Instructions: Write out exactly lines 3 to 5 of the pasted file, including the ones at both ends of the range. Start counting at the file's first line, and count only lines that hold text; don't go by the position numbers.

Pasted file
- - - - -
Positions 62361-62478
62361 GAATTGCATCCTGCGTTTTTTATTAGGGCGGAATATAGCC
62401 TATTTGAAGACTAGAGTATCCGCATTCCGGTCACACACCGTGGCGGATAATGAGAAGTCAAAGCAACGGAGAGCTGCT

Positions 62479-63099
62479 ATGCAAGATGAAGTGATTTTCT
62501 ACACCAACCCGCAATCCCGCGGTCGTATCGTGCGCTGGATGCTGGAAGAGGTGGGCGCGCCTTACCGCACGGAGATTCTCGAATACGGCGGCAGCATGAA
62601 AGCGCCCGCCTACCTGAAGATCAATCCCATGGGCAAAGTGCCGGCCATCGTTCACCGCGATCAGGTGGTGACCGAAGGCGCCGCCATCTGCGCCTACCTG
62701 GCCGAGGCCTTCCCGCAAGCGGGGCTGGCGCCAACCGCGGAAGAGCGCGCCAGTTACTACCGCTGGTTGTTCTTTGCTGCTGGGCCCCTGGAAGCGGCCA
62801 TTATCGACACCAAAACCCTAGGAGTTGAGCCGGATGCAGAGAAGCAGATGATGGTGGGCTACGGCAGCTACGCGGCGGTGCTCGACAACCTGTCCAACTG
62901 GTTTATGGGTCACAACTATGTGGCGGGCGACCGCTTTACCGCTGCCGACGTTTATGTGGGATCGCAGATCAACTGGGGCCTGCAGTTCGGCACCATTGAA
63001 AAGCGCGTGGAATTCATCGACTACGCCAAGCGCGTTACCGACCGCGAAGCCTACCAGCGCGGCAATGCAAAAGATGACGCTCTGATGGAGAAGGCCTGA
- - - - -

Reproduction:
62401 TATTTGAAGACTAGAGTATCCGCATTCCGGTCACACACCGTGGCGGATAATGAGAAGTCAAAGCAACGGAGAGCTGCT

Positions 62479-63099
62479 ATGCAAGATGAAGTGATTTTCT